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Inviting a reviewer to a preview is tricky. Anyone following the London Hamlet furore knows how horribly wrong it can go. People are exhausted, voices are tired, musicians are sore and techies are the walking dead. Writing a review about a preview is even trickier. What will naturally go wrong needs to be separated from what is endemically wrong?

And I hope I’m not wrong about this because I am about to write a glowing endorsement of Blacktown Theatre Company’s INTO THE WOODS at the Joan. I’m leaving out the plethora of things that the cast and crew are tweaking and adjusting and finishing off over the next 24 hours because the only thing a review reader needs to know is that this exuberant, colourful production is rich in concept and execution. I loved it warts and all.

You see there’s a witch at the centre of the story but this is Stephen Sondheim’s award winning modern classic so it’s not going to be a traditional witch. Even though the characters are absorbed from the pages of the Grimm Brothers and Charles Perrault’s Fairy Tales. The witch has cursed a baker and his wife to be childless and so they take on a quest to collect objects to reverse the curse.

INTO THE WOODS they go on this scavenger hunt. The objects they desire are a milky white cow (Jack and The Beanstalk), golden hair (Rapunzel), a glass slipper and a red cloak (from the usual suspects). There is even Rumpelstiltskin in the mix. Spoiler alert, they get all their overt wishes by the end of Act 1.

The show was first produced in 1986, has had several revivals and was made into a star studded film in 2014. It is a favourite for Musical Societies but it is difficult. Not just musically but structurally. The second act can be interminable as Sondheim explores consequences and responsibility. ‘I wish’ is the nominal and musical repetition of the show and the second act can be dark in its elaboration of the theme.

Not here. The overarching reason for my enjoyment of the show was the Director’s (Angela-Therese Hanna) tight control over the emotion, the musical rendering of the story and the conceptualisation of the production. She allowed her cast funny and emotional moments without sinking into overacting or smaltz. The blocking of the songs adds to the enjoyment of the words and the production concept bangs!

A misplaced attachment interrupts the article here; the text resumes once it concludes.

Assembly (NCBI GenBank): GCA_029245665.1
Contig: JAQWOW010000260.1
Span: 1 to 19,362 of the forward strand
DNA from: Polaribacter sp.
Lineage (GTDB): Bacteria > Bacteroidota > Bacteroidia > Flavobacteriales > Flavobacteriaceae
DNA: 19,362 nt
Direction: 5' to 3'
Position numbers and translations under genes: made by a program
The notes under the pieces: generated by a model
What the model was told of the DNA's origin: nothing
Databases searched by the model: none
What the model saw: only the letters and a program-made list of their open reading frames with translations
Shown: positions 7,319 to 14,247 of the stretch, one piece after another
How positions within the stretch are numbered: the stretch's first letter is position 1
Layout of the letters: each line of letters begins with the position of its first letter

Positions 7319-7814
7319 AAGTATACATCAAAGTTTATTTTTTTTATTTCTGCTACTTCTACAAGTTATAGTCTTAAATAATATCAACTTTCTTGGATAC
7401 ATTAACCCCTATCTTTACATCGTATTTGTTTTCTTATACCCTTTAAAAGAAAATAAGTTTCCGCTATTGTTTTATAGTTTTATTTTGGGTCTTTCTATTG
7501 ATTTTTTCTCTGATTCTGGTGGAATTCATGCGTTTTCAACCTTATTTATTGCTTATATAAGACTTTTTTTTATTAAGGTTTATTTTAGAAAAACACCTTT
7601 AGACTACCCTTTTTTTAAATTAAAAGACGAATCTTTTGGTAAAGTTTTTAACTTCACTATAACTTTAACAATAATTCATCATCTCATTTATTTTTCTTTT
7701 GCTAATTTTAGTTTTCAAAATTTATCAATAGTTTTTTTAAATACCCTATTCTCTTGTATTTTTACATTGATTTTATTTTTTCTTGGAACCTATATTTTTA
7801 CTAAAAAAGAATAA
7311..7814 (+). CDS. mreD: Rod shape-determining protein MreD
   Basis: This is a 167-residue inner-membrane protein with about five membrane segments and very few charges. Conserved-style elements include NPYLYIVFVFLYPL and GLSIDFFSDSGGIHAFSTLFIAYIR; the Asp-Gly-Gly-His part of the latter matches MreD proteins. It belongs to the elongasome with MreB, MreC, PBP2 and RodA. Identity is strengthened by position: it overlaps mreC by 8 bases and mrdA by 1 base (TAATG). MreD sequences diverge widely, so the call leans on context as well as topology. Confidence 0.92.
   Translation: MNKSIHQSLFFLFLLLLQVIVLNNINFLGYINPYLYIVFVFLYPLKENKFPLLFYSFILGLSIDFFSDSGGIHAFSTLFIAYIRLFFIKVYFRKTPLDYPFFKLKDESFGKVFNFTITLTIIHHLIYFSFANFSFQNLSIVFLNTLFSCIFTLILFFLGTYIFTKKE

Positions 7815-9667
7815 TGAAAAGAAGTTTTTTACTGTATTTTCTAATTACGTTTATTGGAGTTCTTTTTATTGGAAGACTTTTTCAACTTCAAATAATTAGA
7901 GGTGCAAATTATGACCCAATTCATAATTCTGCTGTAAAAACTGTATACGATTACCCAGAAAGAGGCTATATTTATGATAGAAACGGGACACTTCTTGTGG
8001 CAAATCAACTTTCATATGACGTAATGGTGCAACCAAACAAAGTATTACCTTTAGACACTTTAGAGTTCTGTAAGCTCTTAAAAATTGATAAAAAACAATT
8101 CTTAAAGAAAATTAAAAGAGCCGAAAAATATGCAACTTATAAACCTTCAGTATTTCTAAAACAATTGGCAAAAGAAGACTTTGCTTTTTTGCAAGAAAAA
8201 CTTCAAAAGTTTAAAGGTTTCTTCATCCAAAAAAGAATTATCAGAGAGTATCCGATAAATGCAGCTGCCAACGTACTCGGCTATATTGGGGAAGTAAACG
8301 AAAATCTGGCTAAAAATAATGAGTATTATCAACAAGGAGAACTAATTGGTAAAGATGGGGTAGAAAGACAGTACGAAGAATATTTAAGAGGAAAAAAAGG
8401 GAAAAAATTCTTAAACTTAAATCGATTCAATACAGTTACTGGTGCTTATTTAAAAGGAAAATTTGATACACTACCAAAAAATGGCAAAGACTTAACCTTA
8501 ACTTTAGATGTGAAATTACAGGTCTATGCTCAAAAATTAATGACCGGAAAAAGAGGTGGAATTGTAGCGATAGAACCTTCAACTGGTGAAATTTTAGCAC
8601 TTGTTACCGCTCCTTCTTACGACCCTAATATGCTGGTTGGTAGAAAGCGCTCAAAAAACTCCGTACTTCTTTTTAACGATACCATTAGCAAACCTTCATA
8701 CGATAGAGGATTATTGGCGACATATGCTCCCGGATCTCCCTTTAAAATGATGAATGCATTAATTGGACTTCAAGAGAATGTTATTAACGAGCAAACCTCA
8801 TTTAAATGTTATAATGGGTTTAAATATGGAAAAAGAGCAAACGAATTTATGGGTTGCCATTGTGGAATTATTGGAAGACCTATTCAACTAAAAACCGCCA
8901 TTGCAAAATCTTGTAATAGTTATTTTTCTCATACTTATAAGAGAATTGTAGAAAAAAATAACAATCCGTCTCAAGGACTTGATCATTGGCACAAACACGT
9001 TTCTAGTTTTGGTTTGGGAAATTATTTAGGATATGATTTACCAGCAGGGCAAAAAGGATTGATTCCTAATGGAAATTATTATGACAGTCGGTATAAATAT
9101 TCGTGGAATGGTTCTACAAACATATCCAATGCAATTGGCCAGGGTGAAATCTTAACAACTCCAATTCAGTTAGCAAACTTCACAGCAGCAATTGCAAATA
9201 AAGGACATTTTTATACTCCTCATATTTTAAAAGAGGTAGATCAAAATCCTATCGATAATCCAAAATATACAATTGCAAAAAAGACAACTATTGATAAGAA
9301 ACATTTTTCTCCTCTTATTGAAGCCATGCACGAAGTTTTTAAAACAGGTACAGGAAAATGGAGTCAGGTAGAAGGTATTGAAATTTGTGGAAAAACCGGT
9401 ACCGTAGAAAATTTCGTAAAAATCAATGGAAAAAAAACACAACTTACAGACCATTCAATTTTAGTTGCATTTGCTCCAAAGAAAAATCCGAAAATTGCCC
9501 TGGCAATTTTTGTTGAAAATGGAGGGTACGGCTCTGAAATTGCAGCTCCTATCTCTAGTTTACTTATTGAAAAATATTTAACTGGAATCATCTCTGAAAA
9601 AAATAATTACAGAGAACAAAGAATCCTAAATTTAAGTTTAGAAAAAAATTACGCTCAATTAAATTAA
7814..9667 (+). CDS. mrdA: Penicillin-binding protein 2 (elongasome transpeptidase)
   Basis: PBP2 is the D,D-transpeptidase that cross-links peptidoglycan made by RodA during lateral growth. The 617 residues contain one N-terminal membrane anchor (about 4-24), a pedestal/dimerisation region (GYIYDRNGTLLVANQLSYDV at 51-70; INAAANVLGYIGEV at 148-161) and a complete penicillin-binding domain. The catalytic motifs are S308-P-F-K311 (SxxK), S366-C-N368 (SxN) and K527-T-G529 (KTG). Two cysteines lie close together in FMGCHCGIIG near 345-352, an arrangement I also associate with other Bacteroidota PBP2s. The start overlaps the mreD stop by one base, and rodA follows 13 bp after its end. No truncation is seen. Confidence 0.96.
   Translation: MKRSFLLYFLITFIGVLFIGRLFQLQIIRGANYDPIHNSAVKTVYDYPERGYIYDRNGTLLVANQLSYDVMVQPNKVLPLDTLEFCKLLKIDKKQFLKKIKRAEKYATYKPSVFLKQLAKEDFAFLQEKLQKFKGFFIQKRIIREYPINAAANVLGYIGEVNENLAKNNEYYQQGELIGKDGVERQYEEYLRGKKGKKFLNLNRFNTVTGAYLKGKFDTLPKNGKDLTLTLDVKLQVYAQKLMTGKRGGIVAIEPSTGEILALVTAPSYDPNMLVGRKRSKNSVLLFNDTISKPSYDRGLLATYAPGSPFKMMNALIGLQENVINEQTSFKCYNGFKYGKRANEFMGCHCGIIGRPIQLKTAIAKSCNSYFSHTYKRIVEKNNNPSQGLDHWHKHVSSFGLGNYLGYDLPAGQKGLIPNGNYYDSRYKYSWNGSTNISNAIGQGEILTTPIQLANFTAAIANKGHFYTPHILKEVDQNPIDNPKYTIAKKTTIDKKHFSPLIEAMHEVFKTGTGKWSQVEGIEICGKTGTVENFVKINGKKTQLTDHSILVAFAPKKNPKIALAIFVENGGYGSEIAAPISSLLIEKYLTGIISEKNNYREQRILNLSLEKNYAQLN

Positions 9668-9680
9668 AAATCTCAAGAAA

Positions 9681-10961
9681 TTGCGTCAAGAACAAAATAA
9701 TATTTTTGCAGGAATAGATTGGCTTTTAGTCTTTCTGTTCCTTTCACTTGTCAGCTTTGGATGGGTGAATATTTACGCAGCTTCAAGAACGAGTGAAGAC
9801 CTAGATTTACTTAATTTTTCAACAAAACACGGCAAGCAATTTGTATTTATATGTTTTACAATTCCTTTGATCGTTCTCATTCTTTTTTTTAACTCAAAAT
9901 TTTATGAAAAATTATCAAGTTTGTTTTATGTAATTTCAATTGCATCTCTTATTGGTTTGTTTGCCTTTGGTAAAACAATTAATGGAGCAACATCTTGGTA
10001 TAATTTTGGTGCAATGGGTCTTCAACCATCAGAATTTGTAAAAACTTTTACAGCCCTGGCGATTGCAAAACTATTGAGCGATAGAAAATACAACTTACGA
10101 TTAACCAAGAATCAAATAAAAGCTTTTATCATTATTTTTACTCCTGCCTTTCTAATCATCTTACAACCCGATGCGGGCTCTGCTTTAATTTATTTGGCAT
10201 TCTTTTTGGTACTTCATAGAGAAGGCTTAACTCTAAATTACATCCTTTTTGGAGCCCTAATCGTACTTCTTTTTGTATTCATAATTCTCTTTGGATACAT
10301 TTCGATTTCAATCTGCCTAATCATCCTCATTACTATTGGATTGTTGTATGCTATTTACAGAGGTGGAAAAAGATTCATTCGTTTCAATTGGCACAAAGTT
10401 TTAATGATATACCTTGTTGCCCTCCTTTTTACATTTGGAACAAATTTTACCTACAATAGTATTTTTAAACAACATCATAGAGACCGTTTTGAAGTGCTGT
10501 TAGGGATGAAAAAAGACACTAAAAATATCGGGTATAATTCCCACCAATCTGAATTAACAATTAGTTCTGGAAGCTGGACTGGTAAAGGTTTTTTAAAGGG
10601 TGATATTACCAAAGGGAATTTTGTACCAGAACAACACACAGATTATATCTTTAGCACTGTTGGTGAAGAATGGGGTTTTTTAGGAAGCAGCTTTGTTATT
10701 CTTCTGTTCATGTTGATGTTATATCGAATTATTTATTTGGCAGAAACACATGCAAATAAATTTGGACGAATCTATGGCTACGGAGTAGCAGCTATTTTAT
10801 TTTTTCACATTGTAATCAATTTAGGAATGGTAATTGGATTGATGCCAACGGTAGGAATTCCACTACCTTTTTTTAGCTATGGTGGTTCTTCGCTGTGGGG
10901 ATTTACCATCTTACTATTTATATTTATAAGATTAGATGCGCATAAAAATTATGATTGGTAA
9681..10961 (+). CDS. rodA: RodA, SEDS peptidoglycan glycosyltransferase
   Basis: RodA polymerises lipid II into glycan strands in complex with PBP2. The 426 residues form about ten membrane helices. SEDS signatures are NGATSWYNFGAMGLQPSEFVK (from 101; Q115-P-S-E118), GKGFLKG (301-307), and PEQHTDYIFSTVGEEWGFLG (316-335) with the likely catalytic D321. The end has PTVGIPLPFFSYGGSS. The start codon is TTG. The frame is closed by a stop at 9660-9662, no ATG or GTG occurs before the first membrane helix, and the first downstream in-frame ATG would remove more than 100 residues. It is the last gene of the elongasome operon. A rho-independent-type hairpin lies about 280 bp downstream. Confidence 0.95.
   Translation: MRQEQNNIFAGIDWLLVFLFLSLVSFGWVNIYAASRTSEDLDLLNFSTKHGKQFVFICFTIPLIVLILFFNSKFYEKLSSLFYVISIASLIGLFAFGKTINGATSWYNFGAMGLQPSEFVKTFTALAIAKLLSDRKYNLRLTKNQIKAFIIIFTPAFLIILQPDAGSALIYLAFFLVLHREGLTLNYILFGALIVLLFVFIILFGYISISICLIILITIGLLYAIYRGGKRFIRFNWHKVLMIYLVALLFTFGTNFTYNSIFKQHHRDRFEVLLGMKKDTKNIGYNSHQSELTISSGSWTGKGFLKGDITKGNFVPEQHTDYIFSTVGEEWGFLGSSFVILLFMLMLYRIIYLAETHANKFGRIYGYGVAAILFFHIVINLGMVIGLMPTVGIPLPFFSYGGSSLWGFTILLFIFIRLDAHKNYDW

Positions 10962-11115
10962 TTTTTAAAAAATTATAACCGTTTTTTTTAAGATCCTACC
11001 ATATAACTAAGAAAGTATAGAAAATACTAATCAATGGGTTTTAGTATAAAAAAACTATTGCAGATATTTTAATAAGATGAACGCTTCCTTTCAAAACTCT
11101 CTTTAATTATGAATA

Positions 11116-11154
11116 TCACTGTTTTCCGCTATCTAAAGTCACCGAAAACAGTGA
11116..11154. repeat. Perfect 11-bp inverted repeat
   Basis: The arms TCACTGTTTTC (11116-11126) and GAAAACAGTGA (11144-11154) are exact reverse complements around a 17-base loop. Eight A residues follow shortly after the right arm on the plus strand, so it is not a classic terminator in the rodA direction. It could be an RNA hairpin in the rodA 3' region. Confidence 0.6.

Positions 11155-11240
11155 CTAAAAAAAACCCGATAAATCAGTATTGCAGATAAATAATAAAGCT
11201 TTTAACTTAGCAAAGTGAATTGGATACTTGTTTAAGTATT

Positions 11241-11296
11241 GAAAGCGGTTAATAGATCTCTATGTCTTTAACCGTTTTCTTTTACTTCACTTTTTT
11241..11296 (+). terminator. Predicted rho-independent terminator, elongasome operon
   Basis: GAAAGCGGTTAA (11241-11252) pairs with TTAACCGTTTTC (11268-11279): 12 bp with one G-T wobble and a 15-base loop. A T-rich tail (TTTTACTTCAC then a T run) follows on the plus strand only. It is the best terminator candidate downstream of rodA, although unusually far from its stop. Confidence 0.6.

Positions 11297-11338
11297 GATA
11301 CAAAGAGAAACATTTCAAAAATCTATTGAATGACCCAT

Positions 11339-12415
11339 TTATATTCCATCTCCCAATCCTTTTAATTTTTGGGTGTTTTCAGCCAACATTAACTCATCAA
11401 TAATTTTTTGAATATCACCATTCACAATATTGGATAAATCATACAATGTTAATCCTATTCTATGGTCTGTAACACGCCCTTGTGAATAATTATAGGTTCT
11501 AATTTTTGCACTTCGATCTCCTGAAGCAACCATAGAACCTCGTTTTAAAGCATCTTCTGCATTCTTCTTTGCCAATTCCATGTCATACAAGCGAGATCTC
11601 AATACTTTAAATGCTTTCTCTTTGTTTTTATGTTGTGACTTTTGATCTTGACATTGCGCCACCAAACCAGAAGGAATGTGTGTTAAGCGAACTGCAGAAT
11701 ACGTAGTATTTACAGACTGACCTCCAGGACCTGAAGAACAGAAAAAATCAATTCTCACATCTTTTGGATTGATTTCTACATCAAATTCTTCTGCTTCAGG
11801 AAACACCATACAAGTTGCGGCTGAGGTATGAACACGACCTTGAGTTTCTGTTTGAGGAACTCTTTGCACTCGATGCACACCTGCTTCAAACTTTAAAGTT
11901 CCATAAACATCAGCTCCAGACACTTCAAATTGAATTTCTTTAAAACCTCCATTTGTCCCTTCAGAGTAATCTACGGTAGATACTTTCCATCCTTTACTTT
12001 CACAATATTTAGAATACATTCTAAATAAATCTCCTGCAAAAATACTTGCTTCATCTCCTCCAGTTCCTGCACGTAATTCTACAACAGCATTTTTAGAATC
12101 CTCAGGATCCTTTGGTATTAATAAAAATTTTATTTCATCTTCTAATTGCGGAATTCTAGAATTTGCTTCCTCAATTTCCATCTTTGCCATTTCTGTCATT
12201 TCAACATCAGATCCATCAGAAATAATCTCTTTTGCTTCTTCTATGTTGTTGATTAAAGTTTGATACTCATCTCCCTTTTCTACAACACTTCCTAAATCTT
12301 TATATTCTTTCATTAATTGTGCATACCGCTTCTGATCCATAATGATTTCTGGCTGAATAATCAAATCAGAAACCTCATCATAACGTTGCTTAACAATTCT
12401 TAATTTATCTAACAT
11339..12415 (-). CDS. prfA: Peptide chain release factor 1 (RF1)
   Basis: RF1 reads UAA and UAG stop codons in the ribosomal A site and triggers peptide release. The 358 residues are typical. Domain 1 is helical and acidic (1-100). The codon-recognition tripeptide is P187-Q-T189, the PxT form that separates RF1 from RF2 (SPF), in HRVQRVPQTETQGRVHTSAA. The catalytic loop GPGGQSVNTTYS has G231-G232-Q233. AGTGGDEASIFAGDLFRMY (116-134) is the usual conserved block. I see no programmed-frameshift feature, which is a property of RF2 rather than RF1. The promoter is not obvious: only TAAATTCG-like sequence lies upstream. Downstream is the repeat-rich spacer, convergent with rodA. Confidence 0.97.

Obviously, there are animals in this show. A wolf (Philby Macintosh) and a cow (Catherine Henderson) and they are both hilarious and come very close to stealing their scenes…but not quite. Hanna has struck the perfect balance. Pulling Macintosh back as the Cinderella’s Prince was no mean feat I bet. He is exciting to watch and perfectly played.

This is also true of Annastasia Denton as Cinders. This is such a lovely performance. Sondheim’s badly treated scullion is incredibly conflicted about what she wants, gets and is told she wishes for. Her interpretation of ‘Your Fault’ in Act 2 shows the longing and confusion inherent in her character and it really absorbs the audience in that difficult act.

But what finally pulls themes into alignment as the show is ending is the wonderful baritone of Paul Oscuro as the Baker. Rich lower tones and soaring tops with an expressive and perfectly flown high G in “No More”. The other very strong voice in the company is Erin Bogart as the witch. A triple threat she can do it all and is a crowd favourite with audience. Again, Hanna has just pulled her back from caricature or melodrama.

There are other great performances too. Jack (Patrick Forest) is dopily endearing without slipping into disability and the Narrator (Michael Robinson) in a non-singing role avoids being portentous yet is professorial and warm. The relationships are clear too and the warmth between the baker and his driven and not quite moral wife (Stephanie Bellchambers) is charming. Red Riding Hood (Briony Burnes) is also marvellous. With her open face, strong physicality and comic timing she hits the adolescent, irrepressibly perky, tough-cookie note perfectly.

Music Director Koren Deale also has tight control over his 15 piece orchestra and they are never too loud or present the cast with any extra problems in the difficult syncopated score. I would say that the audio mix does need to support the artists a bit more, especially in the top ranges. However, the clever blocking by the Director gives both stillness and interesting movement   choreography by Sharnee O’Donnell) to drive the songs through. Mention must be made of the trumpet and piccolo which are used so frequently during the show; they did a great job to my ears.

So. Actor/ singers good. Orchestra good. Costumes fantastic. Lighting simple and effective. What about the set? I’m not telling. Not because it is one of those things that didn’t work on Preview night but because it is just so darn good. And such a surprise. Blacktown Theatre Company is to be congratulated on this huge leap of faith for their 15th Anniversary Season and best wishes for that Opening Night adrenaline.

INTO THE WOODS has a short season until Saturday October 3rd at the Joan, Penrith.


  1. Caught the show tonight and couldn’t agree more with this review. Great cast with gorgeous voices, wonderful music, and the staging is very clever. Everyone in the audience tonight was raving about what a great production this is. Don’t miss it!

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